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        Global mental health in high-income countries
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Over the past decade there have been significant efforts to scale-up mental health services in resource-poor countries. A number of cost-effective innovations have emerged as a result. At the same time, there is increasing concern in resource-rich countries about efficacy, efficiency and acceptability of mental health services. We consider two specific innovations used widely in low- and middle-income countries, task-sharing and a development model of mental healthcare, that we believe have the potential to address some of the current challenges facing mental health services in high-income countries.


Declaration of interest

S.P.S. and R.M. are involved in international programmes for community mental health supported by the WHO Collaborating Centre, Trieste, Italy where R.M. is the director. S.P.S. is a director of (NGO) Mental Health Rights. R.W. leads the MSc programme in Global Mental Health at the University of Glasgow.

Learning from global mental health

Over the past decade, global mental health has emerged as an important area of discourse and research as well as a powerful impetus for mental health service development in low- and middle-income countries (LMIC). Unfortunately, there is a misconception that global mental health is about improving care in just the poorest countries, whereas we believe that global mental health should be about making mental healthcare better everywhere, including high-income countries: global mental health necessitates a truly global focus.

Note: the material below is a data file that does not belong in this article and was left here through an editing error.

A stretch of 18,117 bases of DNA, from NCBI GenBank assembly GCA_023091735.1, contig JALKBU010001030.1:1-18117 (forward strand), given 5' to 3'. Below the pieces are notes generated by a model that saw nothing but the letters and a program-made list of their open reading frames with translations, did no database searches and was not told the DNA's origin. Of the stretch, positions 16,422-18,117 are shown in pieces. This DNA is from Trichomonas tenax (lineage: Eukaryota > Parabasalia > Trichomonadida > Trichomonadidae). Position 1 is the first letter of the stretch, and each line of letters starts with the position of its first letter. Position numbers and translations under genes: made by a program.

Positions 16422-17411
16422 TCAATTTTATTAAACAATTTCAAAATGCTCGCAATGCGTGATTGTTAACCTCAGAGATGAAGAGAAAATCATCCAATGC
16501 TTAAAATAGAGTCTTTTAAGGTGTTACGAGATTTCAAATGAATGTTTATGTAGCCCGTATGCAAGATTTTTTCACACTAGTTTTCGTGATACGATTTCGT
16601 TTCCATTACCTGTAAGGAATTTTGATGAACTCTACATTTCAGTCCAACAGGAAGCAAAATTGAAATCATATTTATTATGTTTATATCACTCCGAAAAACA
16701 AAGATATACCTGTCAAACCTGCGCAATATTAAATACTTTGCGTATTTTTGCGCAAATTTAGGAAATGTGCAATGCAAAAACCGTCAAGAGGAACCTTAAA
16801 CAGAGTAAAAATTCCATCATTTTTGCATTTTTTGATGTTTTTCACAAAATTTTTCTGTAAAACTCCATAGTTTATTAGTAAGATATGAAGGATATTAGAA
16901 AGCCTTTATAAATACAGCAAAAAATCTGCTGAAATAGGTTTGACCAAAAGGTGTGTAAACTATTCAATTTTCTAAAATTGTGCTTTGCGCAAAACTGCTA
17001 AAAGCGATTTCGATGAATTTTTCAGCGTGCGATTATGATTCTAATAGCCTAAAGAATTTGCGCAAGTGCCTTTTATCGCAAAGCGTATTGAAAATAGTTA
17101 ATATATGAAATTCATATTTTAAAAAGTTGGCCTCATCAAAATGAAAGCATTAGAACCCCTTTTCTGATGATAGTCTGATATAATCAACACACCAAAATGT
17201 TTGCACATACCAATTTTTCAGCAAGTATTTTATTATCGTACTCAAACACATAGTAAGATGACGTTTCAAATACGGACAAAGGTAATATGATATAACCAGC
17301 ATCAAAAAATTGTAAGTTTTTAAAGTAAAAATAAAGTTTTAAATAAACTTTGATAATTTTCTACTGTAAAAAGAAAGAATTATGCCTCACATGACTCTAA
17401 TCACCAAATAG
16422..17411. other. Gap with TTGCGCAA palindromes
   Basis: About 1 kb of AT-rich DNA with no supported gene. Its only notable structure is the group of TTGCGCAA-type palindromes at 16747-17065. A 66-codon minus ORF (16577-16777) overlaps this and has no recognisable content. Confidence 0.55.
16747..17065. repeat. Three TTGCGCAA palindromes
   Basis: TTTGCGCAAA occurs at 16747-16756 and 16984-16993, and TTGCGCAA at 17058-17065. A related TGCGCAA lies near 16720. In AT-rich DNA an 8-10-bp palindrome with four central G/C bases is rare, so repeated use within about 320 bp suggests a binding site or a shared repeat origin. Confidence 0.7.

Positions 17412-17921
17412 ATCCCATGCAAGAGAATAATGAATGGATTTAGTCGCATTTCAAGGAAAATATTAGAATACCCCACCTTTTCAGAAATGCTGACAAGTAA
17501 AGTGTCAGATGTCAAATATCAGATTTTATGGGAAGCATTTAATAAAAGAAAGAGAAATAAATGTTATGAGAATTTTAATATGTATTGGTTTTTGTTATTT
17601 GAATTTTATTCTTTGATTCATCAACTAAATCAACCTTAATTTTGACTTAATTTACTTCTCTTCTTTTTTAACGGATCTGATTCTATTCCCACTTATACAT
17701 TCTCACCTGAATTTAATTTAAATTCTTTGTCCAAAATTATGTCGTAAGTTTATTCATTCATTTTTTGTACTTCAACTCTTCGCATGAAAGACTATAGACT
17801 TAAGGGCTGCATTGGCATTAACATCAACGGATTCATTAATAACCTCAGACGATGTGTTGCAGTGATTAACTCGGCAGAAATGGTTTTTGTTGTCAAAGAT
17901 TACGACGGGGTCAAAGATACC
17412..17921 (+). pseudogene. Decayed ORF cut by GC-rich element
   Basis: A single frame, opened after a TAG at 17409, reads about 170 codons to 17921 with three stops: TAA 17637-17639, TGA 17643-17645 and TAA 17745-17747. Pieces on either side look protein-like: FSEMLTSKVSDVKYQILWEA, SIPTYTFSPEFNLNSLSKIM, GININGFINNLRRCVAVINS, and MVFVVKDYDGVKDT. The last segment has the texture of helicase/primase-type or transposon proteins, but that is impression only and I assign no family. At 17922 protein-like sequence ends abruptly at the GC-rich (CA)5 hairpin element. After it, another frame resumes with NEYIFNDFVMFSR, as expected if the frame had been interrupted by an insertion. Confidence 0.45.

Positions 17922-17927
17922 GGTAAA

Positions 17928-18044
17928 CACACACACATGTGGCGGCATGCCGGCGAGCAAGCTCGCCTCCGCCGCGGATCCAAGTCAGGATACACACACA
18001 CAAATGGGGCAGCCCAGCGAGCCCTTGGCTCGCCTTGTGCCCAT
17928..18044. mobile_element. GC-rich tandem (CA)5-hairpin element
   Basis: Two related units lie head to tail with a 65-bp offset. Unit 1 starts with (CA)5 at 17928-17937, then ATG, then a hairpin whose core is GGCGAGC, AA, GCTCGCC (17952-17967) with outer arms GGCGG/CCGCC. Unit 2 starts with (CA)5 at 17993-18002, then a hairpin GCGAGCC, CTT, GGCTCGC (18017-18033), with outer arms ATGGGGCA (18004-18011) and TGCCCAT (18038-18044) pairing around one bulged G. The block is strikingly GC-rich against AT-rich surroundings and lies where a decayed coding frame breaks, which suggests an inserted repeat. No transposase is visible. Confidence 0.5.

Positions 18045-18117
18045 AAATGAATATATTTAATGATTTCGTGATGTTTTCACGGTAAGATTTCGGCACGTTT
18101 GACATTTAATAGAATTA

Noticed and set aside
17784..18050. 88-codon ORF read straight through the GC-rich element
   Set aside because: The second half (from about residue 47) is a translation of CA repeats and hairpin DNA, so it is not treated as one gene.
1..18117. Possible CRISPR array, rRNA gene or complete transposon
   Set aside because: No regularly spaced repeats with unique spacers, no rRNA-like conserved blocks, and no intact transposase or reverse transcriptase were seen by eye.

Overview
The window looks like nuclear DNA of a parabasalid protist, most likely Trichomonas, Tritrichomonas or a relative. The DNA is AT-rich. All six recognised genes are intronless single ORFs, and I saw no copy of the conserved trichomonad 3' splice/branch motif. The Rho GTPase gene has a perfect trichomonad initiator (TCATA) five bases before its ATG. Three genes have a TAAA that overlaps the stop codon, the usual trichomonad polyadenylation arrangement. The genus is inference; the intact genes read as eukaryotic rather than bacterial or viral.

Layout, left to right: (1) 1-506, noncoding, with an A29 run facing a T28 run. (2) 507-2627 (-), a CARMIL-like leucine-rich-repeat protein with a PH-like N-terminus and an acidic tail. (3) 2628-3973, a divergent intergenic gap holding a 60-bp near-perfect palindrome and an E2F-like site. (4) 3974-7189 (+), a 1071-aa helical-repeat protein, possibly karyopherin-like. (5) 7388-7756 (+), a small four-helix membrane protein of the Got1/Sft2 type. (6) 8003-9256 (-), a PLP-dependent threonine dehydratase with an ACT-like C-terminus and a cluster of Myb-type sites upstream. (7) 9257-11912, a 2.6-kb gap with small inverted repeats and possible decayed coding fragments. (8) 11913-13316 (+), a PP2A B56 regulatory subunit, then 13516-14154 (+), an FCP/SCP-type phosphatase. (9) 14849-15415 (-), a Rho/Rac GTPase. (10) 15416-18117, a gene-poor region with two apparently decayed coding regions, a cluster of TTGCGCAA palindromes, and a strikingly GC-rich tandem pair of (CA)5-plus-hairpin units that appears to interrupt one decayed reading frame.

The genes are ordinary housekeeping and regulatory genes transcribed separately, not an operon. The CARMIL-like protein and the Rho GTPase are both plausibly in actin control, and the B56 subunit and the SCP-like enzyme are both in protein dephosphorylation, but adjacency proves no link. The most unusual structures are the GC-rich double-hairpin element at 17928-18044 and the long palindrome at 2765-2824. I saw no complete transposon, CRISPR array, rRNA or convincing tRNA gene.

It is argued that wealthy countries, whether they have market-driven or state-planned systems, have created expensive and inefficient mental healthcare services, and decisions about mental healthcare do not sufficiently involve those who use services and their families. 1 Although mental healthcare systems vary a great deal in richer counties in most resource-rich countries they remain inaccessible and insensitive 1,2 with suggestion of ‘widespread evidence of poor quality care’ in England, for example. 3 There is also concern that mental health interventions often fail to make a significant difference to people's lives, especially in relation to their recovery or social inclusion. 4 This amounts to a ‘recovery gap’ between what services are prioritising in terms of outcomes, compared with what actually matters to service users and their families. This may be particularly pronounced for marginalised groups such as minority communities in these countries. Further investment in mental health services in high-income countries is unlikely to bring about proportional, qualitative improvements in patient outcome or satisfaction. For this to happen, more fundamental changes in the way mental health services are organised and delivered are necessary. Closer attention will need to be paid to bridging the ‘recovery gap’ as an integral part of transforming mental healthcare in high-income countries.

We believe that the emerging health capabilities and care methodologies of global mental health, developed and implemented successfully in LMIC, have a role to play here. These may help us address some of the challenges that mental health services currently face in high-income countries and help improve outcomes. This will mean a process of ‘reverse transfer’ or ‘counter-flow’ of knowledge and practice from low- and middle-income to high-income countries, based on the experience of mhGAP and related programmes. 5

Here we consider two specific innovations that have the potential to improve the processes and outcome of mental healthcare systems in high-income countries. These are (a) task-sharing or task-shifting, and (b) a community development model that focuses on livelihood and social inclusion when designing and delivering mental healthcare.